ATLANTA -- Mercedes-Benz will discontinue sales of its full-electric Smart brand in the U.S. and Canada.
The luxury automaker blamed a "declining micro-car market" in the U.S. and Canada, combined with high homologation costs.
U.S. Smart sales plunged 58 percent to 1,276 cars in 2018 compared with a year earlier. Smart went full electric starting with the 2018 model year.
Last month Mercedes and Smart parent Daimler said it was creating a joint venture with Zhejiang Geely Holding Group to build a new generation of Smart models in a purpose-built electric-car factory in China with global sales to begin in 2022.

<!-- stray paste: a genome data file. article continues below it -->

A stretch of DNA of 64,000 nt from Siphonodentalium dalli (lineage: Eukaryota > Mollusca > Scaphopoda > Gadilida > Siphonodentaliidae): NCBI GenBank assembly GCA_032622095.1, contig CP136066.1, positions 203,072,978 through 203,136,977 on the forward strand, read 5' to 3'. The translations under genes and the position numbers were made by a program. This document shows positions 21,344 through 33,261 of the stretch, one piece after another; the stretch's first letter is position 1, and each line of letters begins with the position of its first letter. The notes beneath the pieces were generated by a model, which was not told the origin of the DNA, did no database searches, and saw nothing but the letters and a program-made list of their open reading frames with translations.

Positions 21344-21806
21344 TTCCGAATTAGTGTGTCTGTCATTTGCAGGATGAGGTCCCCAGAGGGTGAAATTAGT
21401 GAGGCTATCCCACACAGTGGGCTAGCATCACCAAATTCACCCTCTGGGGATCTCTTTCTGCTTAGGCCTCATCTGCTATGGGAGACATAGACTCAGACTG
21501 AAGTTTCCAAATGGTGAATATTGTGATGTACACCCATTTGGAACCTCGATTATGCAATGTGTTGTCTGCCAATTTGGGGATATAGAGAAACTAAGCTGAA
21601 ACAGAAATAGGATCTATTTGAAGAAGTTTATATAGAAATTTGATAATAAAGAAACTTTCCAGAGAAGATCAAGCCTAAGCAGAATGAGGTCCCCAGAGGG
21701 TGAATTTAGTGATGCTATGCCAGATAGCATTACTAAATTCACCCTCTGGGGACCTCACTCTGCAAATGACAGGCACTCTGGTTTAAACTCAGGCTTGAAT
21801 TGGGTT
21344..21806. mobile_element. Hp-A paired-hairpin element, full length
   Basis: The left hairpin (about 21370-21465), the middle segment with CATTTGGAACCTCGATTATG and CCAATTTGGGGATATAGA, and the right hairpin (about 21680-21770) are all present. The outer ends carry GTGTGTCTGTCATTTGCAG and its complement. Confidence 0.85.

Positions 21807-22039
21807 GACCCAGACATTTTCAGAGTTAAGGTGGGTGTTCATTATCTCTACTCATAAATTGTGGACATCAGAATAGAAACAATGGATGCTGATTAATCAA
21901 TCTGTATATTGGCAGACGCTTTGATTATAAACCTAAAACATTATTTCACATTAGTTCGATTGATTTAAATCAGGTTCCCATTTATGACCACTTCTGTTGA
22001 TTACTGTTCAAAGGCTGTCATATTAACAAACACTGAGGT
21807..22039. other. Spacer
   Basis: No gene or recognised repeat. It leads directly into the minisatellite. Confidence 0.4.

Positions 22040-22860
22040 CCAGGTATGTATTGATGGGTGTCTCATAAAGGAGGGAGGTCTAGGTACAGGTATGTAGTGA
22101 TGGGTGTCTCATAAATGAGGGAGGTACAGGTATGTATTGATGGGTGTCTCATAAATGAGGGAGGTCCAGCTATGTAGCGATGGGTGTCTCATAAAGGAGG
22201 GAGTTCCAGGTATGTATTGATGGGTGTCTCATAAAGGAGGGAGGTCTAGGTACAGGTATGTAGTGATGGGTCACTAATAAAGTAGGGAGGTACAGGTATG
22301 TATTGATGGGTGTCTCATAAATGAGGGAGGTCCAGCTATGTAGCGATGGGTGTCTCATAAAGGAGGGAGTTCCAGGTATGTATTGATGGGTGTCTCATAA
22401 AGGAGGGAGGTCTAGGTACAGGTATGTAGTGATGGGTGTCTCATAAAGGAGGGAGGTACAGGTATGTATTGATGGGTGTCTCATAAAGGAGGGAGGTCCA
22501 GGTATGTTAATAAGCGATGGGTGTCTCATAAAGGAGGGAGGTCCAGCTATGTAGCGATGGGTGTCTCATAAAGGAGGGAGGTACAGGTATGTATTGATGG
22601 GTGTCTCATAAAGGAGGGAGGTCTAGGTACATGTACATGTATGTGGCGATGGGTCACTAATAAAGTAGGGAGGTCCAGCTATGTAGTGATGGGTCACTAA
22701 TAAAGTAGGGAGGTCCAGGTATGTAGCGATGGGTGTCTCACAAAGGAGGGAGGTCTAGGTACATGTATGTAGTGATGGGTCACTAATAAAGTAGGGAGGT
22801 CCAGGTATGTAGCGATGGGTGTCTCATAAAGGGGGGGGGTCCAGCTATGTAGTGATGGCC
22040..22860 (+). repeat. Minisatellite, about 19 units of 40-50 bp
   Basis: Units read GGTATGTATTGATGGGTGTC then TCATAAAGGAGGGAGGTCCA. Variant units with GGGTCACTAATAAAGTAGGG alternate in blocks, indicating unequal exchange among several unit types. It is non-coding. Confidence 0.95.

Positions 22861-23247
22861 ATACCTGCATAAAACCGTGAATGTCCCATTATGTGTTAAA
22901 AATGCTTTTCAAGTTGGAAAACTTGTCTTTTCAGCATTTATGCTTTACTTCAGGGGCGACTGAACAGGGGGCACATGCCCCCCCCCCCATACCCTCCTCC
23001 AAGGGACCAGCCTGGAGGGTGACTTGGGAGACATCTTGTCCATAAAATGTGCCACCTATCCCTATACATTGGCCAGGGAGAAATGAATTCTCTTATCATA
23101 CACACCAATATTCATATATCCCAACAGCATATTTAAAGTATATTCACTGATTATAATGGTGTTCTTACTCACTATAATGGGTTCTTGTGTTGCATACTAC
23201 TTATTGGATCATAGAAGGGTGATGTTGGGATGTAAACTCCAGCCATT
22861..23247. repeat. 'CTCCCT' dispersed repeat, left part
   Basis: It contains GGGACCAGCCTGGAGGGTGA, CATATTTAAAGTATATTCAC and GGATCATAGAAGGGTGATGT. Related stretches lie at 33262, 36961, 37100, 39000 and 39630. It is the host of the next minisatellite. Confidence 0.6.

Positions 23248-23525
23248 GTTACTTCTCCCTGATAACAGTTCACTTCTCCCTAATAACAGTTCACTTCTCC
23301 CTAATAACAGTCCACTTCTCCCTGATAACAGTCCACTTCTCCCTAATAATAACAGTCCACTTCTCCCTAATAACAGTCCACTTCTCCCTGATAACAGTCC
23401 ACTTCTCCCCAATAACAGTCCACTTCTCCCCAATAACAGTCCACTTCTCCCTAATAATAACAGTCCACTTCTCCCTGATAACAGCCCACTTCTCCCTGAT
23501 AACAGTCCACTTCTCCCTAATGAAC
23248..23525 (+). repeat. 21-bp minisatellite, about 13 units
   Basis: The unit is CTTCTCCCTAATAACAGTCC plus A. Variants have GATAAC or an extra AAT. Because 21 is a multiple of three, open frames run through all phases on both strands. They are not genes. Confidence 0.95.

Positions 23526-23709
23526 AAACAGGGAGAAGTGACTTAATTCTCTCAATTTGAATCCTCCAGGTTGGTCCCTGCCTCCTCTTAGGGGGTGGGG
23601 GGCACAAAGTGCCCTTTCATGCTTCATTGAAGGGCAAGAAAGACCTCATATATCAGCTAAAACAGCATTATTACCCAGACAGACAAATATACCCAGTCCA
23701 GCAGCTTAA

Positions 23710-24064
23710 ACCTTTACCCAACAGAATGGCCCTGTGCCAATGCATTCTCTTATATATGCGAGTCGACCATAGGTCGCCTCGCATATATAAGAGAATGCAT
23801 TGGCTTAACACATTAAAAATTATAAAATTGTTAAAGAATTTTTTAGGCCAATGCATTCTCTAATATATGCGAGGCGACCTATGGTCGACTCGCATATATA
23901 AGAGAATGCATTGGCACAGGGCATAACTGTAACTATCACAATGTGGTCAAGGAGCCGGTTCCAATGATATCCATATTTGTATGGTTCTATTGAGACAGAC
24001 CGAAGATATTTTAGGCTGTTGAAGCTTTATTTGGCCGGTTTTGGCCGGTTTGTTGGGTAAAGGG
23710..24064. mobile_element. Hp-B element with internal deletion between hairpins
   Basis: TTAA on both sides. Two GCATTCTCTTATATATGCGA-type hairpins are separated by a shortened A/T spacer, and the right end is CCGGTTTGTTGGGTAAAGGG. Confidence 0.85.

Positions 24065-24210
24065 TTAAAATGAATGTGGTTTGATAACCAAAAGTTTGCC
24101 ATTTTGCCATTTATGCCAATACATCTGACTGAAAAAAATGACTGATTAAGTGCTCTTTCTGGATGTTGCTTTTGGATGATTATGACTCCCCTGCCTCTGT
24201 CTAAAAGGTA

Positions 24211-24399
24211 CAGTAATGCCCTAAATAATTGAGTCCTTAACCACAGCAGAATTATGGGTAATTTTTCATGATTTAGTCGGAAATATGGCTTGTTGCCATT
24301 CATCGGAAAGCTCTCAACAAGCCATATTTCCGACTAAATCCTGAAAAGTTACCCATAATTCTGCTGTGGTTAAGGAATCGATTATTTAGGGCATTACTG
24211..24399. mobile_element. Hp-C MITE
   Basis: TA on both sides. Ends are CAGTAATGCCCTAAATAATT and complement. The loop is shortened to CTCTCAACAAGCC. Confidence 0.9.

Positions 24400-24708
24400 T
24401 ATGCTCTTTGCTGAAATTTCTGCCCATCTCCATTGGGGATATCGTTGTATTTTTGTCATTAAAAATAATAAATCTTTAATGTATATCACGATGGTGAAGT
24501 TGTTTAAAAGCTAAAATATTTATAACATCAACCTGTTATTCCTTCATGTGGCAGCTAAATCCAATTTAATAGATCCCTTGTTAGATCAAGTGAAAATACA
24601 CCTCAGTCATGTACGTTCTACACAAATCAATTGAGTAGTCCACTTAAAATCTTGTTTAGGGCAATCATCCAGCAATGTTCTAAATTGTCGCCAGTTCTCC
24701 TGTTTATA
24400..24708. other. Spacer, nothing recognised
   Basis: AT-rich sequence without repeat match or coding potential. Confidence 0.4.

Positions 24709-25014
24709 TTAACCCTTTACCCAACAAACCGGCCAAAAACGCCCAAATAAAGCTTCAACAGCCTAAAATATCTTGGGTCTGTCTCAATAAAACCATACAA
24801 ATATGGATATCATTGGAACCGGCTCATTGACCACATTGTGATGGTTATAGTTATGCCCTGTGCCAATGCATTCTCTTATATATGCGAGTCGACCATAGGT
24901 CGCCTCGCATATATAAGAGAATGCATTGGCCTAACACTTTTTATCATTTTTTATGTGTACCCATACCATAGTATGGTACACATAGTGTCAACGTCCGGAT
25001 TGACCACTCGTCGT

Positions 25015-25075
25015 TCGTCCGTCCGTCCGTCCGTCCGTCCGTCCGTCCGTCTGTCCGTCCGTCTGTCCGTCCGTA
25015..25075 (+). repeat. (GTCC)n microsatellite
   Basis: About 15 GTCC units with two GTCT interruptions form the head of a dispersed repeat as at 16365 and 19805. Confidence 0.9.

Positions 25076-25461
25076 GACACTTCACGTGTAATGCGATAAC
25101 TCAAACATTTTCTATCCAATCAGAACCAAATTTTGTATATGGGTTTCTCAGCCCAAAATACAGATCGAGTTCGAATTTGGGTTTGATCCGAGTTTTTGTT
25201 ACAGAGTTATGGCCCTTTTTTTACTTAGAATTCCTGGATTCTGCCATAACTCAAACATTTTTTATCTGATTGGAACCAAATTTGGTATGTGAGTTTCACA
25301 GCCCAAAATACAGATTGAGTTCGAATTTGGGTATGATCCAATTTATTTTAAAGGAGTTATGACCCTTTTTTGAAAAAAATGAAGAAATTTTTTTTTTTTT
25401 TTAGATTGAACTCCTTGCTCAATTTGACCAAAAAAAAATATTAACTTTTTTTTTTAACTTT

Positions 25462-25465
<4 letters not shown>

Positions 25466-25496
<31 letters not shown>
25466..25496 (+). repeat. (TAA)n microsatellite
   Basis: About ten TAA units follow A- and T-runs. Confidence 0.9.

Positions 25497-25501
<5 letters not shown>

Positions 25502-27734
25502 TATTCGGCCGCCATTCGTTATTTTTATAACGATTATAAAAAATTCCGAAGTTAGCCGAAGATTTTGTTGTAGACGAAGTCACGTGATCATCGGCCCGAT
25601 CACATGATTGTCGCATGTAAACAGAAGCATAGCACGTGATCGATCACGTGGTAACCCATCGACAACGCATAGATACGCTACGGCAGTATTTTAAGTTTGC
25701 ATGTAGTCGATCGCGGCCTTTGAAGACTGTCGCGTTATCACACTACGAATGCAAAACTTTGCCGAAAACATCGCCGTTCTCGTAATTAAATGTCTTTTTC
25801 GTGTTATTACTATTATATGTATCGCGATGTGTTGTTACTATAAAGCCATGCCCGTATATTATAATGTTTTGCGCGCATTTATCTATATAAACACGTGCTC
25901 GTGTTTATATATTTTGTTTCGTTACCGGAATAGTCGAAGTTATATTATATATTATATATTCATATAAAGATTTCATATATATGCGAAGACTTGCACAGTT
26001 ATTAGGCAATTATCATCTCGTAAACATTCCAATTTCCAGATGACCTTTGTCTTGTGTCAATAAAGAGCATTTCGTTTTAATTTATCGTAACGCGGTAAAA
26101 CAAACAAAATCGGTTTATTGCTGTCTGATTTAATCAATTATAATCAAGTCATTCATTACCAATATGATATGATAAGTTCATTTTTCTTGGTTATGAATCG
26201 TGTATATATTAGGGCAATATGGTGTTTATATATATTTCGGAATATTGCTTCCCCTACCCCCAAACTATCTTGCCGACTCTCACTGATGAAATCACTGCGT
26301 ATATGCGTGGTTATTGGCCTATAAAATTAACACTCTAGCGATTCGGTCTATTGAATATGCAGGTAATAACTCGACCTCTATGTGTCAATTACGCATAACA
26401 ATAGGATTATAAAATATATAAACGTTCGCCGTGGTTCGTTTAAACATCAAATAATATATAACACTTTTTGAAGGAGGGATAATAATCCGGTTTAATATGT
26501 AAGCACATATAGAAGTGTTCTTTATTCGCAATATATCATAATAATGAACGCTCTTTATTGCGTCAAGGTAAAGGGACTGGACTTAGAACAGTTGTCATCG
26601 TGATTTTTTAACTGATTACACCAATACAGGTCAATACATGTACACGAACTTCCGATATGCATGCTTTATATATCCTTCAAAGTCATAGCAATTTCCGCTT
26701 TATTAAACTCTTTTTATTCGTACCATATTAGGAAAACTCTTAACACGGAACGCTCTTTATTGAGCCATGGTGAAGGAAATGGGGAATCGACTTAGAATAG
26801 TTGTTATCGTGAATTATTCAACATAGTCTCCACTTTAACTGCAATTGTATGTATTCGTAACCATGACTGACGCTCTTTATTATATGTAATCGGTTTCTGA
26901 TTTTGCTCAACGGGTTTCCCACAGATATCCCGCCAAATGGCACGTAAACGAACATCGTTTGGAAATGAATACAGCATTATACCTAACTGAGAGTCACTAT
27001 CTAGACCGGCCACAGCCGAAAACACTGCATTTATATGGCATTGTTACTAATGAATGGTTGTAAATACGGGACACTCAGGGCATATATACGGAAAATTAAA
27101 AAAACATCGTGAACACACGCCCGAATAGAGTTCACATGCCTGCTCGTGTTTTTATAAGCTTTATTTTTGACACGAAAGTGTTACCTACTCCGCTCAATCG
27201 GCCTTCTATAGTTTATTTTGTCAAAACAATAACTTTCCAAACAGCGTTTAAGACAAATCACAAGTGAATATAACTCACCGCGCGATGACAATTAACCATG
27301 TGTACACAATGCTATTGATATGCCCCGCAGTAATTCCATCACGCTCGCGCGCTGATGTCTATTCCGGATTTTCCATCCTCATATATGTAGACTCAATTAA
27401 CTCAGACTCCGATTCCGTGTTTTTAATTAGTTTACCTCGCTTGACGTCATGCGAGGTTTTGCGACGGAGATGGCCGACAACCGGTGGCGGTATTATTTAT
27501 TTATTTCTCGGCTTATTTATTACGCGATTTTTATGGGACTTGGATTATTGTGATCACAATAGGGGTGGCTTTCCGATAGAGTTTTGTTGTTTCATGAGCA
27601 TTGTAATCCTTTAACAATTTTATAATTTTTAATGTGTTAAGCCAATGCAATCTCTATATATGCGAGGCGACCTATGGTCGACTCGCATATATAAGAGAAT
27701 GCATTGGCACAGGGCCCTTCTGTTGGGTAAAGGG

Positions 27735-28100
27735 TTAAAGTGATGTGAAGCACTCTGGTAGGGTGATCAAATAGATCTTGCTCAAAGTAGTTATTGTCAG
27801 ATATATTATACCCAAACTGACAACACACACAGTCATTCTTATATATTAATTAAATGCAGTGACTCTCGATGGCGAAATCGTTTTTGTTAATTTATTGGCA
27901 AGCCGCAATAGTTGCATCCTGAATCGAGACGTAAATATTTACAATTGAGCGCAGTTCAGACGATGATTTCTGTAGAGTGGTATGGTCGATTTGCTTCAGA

Mercedes will continue to provide owners of gasoline-powered and full-electric Smart ForTwo models with access to service and replacement parts via Smart and authorized Mercedes-Benz dealers.
Even as Mercedes halts U.S. Smart sales, it is preparing to launch a series of electric models. The EQC compact crossover is expected to go on sale in the U.S. in 2020 and will be the first of a fleet of 10 full-electric EQ-branded vehicles.